Other than Amadeus Mozart and Luigi Boccherini, well-known composers in the western musical tradition, the other two composers whose music was played are not that well-known in Pakistan and for obvious reasons. The music of Astor Piazzolla (based in Latin America) is a creative mix of western music and the musical forms more peculiar to Latin Americans, a togetherness of western instruments and styles with that of tango and jazz, more American in sound and cadence. Marcelo Nisinman is an Argentinian bandoneon player, composer and arranger. He learnt to play the bandoneon and his pieces are unique with their origins being in Buenos Aires. He takes motivation from different structures and procedures creating an individual style that breaks the customs and guidelines of the Musica Porteña (Music of Buenos Aires city). He works on a specific tango style, joining customary components with bright twists taking into account atonality and contemporary music.

According to the brochure circulated at the concert, the visiting musicians were qualified and experienced. The first violinist, Sebastian Schmidt, took his first violin lesson at the tender age of seven. He was accepted as a student at the University of Karlsruhe and then at the Indiana University in Bloomington. Recently, he has started teaching at the Hamburg University of Music and Theatre. For over 20 years, he has been focusing on orchestral compositions.

The second violinist, Sabina Bunea received her first violin lessons at the age of five, and completed her Violin Master´s degree in 2012 from the Academy of Music in Stuttgart and at the Manhattan School of Music in New York. She has worked as a soloist in concerts following the path of Bach, Mozart, Tchaikovsky, Brahms, Wieniawski, Piazzolla, but she is also working in an orchestra. Member of the Stuttgart Philharmonic Orchestra, Martin Höfler on the viola studied violin and viola at Freiburg Academy for Young Musicians.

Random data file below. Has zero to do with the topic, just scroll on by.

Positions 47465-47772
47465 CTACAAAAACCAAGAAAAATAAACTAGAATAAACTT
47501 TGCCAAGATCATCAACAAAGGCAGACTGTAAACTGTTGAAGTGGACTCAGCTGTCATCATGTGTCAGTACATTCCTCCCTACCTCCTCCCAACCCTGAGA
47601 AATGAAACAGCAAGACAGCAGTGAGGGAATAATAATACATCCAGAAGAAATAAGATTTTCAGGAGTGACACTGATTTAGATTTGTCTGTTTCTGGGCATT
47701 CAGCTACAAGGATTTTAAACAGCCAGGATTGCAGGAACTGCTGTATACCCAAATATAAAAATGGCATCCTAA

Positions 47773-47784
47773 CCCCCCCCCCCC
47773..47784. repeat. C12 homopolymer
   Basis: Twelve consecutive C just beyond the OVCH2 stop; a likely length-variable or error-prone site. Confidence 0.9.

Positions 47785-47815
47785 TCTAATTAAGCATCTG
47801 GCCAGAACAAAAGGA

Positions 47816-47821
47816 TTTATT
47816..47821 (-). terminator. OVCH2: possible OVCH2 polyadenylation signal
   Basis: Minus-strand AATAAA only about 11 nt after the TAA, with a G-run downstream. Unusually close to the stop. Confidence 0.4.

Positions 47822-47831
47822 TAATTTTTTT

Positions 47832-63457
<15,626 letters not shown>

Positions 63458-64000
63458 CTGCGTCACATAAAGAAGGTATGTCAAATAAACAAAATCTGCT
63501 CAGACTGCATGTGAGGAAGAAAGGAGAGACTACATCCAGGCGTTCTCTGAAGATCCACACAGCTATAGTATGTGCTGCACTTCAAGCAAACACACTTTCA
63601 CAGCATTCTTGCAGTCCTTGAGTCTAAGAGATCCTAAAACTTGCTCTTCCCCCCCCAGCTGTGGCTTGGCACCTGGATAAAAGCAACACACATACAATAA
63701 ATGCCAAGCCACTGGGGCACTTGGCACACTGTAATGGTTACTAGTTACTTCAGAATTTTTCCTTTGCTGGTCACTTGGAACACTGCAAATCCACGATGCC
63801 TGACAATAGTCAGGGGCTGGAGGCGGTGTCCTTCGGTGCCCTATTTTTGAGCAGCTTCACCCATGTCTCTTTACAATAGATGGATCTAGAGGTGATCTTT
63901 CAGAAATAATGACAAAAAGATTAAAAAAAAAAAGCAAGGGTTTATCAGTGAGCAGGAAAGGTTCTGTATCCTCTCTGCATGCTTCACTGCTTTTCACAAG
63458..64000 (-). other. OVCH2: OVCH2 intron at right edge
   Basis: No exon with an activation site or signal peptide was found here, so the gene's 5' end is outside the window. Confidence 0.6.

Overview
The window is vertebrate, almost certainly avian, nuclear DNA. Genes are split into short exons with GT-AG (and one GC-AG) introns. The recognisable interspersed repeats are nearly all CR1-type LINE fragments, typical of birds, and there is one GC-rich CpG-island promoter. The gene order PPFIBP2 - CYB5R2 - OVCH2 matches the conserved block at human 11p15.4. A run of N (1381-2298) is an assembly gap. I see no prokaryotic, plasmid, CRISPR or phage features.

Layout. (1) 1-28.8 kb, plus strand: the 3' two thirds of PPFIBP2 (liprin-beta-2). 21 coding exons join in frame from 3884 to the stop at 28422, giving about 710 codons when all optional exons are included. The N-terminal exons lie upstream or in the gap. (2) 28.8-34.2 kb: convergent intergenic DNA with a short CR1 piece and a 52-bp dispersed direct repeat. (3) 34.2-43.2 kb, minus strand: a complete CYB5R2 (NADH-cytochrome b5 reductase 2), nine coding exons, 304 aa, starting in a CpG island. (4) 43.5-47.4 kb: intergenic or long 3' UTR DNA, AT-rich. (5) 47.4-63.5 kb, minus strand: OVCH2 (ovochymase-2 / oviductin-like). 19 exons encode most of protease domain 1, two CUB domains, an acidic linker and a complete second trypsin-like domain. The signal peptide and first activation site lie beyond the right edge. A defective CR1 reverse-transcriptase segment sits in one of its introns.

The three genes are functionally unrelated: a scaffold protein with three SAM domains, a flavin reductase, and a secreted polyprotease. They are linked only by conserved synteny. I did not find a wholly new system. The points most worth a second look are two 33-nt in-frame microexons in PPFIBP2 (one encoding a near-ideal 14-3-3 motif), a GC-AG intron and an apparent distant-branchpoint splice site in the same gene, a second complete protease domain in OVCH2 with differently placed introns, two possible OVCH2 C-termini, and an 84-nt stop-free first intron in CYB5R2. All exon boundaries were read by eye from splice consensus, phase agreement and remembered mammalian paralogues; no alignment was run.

Celloist Bernhard Lörcher studied in Karlsruhe, received his education in chamber music and toured the length and breadth of Europe with his cello trio and won the 1st prize of the renowned national competition “Jugend musiziert”.

At the age of 7, Felix Malte Matzura started playing castanets in a workshop at his elementary school in northern Germany; playing concerts with the folklore group that originated from the school activity trying ways of using the castanets in different music styles, with other musicians and bands. After almost 20 years of playing, this was his first concert outside Europe in front of Pakistani audiences.

There is great tendency to mix and mismatch with little respect for the particularity of the form. One has seen and heard Mehdi Hasan being asked to sing a Muhammed Rafi film number, Fareeda Khanum to render a folk number. Similarly, Ustad Fateh Ali Khan to sing Heer or a Mahiya. Similarly, there is great eagerness to clap and verbally appreciate music which is very much a part of our tradition but western music, especially the classical forms, are heard in funereal silence.

Every pause does not mean the end of a number; encore comes at the very end. These responses were more than evident in the concert. Another recent tendency is to take photographs of the concert or a performance with mobile phones. People listen less, occupied more with either recording visually or aurally the music programme.

Sarwat Ali

The author is a culture critic based in Lahore

Leave a Reply

Your email address will not be published. Required fields are marked *


 characters available

You may use these HTML tags and attributes: <a href="" title=""> <abbr title=""> <acronym title=""> <b> <blockquote cite=""> <cite> <code> <del datetime=""> <em> <i> <q cite=""> <strike> <strong>

Scroll To Top